The Poem a Day Challenge invites poets to produce a new work every day during April, so this is an offering for Day 12 (with apologies and acknowledgements to the late, great William Topaz McGonagall)
The Broughton Footbridge Disaster
Beautiful footbridge o'er the River Irwell
alas you did not last very well
but no lives were lost I'm happy to tell
on that terrible day in 1831
although a squad of squaddies didn't have much fun.
A troop of the 60th rifle corps
were returning on April 12th from Kersal Moor
where they had that day been exercising
and now looked forward to reclining
at home in Pendleton amd Salford
but soon were to wish there was a ford
to cross the stream rather than a bridge for feet.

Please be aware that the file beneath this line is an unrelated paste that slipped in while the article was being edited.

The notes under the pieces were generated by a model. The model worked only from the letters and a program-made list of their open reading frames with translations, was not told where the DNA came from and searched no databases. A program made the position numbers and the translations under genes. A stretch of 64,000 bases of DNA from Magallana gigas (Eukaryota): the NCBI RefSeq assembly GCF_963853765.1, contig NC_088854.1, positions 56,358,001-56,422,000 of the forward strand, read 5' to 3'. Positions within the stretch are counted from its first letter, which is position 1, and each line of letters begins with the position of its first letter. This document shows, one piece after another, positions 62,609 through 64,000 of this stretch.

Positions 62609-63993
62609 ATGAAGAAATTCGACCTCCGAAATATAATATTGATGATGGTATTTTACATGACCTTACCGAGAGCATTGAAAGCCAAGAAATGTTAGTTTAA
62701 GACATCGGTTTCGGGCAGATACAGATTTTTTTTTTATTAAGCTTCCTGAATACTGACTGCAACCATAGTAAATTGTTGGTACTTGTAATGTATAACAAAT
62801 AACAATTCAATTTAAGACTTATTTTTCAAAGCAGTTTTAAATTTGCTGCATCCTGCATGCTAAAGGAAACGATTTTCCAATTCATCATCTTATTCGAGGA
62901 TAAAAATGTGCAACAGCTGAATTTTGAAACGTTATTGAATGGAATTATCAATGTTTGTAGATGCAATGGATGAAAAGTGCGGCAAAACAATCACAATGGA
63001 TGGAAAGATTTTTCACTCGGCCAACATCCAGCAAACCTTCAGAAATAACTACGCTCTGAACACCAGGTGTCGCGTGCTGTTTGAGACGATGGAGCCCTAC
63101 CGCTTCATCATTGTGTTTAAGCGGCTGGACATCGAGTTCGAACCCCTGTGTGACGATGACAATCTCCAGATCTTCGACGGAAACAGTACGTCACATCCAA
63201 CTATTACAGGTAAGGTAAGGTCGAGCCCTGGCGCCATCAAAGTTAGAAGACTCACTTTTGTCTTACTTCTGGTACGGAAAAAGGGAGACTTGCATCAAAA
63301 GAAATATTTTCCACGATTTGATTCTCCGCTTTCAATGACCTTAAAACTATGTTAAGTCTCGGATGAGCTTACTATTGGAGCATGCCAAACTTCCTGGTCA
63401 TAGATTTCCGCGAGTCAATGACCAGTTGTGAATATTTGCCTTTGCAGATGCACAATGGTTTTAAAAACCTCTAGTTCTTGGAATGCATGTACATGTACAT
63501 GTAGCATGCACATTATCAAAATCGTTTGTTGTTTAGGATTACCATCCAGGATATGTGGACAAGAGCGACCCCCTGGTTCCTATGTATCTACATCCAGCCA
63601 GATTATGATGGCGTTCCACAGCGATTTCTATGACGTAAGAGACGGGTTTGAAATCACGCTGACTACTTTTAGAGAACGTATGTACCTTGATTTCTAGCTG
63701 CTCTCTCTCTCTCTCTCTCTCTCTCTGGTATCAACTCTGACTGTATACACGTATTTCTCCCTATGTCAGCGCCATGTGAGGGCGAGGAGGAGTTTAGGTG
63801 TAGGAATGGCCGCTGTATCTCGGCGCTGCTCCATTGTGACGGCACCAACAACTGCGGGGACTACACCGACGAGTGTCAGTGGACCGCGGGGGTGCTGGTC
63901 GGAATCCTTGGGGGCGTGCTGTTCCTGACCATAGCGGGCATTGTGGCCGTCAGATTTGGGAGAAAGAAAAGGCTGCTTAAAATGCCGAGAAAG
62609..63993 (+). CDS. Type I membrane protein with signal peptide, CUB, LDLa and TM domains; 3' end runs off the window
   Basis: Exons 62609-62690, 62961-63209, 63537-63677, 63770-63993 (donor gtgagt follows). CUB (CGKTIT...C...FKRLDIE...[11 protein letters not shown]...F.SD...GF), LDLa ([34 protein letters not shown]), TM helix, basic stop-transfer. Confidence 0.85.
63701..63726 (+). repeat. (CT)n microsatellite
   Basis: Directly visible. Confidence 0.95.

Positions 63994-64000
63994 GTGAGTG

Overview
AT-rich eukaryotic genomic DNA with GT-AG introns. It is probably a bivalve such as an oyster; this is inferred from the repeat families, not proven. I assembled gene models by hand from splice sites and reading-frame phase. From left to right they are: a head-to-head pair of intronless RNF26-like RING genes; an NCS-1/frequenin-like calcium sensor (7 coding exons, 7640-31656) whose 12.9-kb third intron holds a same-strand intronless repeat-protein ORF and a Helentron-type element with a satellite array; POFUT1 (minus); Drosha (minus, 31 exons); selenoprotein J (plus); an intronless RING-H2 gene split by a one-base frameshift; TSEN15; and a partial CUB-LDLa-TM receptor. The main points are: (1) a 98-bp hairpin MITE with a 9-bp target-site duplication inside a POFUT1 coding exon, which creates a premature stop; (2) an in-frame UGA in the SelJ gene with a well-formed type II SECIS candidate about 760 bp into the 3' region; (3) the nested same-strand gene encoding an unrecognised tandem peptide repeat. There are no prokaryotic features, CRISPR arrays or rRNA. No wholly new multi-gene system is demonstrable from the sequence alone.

The Broughton folk soon heard the beat
of one hundred and forty eight marching boots
going left-right left-right along the route -
a drumming sound that seemed to yell
"This will knock down the footbridge of Irwell!
Their rhythmic step will resonate
with the bridges girders. This really isn't so great."
And soon the folk of Broughton were proved right
and the bridge engineers turned white.
They heard a sound like a pistol or musket shot
and all of a sudden the bridge was not
any longer across the silvery river
but in it. A bolt had snapped in two! A sliver
of shattered steel had plunged the men
into the Irwell (nicknamed "Inky" d'ye ken?) (*)
But I'm happily in a position to tell
that no soldier was drowned in the foul Irwell
but some had broken arms and legs
which surely this important question begs
"If the stronger our footbridges we do build
our troops will have less chance of being killed?
And simply by telling our infantry men to 'break step!'
we could surely give our British footbridges more pep."
(*) 'Stinky' as well as 'Inky'! I should know. I crossed the Irwell every day on my way to school.